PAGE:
Climb on with Motorcycle USA as it goes takes a spin on Harley's newest Softail in our 2011 Harley Blackline First Ride video.
Harley-Davidson was looking to strip down the time-honored look of the Softail
and inject it with new blood. The model, featuring a rigid look with hidden rear suspension, has been a best-seller for The Motor Company
since its introduction in 1984. As the styling team looked at a profile of all Softails since then, they realized it hadn’t evolved much over the years. So they approached it with the aplomb of servicemen returning from the second World War, bobbing fenders, cleaning up wiring and removing bits that weren’t essential. To get the look they wanted, Willie G. enlisted the services of a group of in-house up-and-comers with an affinity for hot rods and garage builds. The result is the 2011 Harley Blackline.
Lead designer on the Blackline project, Casey Ketterhagen, broke down the new features of the Dark Custom Softail to us at the official launch party in New York City
. He started by pointing out that Harley tidied up the rear section by chopping down the back fender as much as legally possible, tucking it in tight to the spoked-down 16-inch rear wheel and hiding the wiring for the directionals. The new Dunlop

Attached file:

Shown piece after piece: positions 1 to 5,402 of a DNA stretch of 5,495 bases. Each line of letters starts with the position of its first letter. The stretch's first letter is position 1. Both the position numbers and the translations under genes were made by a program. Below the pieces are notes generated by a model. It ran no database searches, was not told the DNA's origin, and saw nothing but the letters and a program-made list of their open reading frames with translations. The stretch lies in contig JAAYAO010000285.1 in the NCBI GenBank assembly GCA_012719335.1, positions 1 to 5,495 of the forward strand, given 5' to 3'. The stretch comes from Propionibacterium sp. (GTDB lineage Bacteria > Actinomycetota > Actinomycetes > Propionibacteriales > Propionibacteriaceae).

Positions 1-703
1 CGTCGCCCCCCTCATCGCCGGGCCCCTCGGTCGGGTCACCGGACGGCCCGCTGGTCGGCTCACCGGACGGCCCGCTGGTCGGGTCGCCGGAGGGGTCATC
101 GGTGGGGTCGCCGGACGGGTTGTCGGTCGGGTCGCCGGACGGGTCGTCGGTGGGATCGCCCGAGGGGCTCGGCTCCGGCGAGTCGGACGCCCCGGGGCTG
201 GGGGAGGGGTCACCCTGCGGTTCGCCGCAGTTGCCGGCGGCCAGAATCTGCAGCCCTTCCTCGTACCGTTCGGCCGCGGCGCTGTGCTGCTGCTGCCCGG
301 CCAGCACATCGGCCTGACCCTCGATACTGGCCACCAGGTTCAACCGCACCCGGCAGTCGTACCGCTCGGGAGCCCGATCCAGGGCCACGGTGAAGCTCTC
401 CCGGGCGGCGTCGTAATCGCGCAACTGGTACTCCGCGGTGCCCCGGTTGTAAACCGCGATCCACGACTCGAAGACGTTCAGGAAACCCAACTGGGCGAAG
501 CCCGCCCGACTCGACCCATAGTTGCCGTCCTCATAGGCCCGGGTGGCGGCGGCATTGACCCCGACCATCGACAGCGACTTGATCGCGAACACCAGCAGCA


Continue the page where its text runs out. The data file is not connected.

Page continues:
on the rear
Harley toned down the graphics and badging on the Blackline Softail and slapped on a new round air cleaner.
reportedly expands width-wise instead of up, a key component to them being able to snug up the rear fender. The bobbed rear fender has stop/tail/turn signals in black housings to go along with a new composite license plate holder and a light module mount on the lower edge of the fender.
Engineers also pulled the seat of the Blackline back tight and slimmed it down, then dropped its height to 24 inches - an unheard of low for a factory Harley. H-D then cleaned up the tank by eliminating the faux gas cap, trimming down the real one and adding a new, narrow black console. The Blackline gets its name from the asymmetric five-gallon fuel tank that's clean on the left side, has a gas cap on the right with a die-cast piece of "Blackline" trim bisecting the two covering up the fuel pump hardware. The revamped tank allowed H-D to run new Split Drag Bars that are set narrow, are internally wired and mount straight to the top triple instead of a riser. They topped it off by going tall and thin up front with its 21-inch spoked-down front tire measuring a svelte 90mm in width.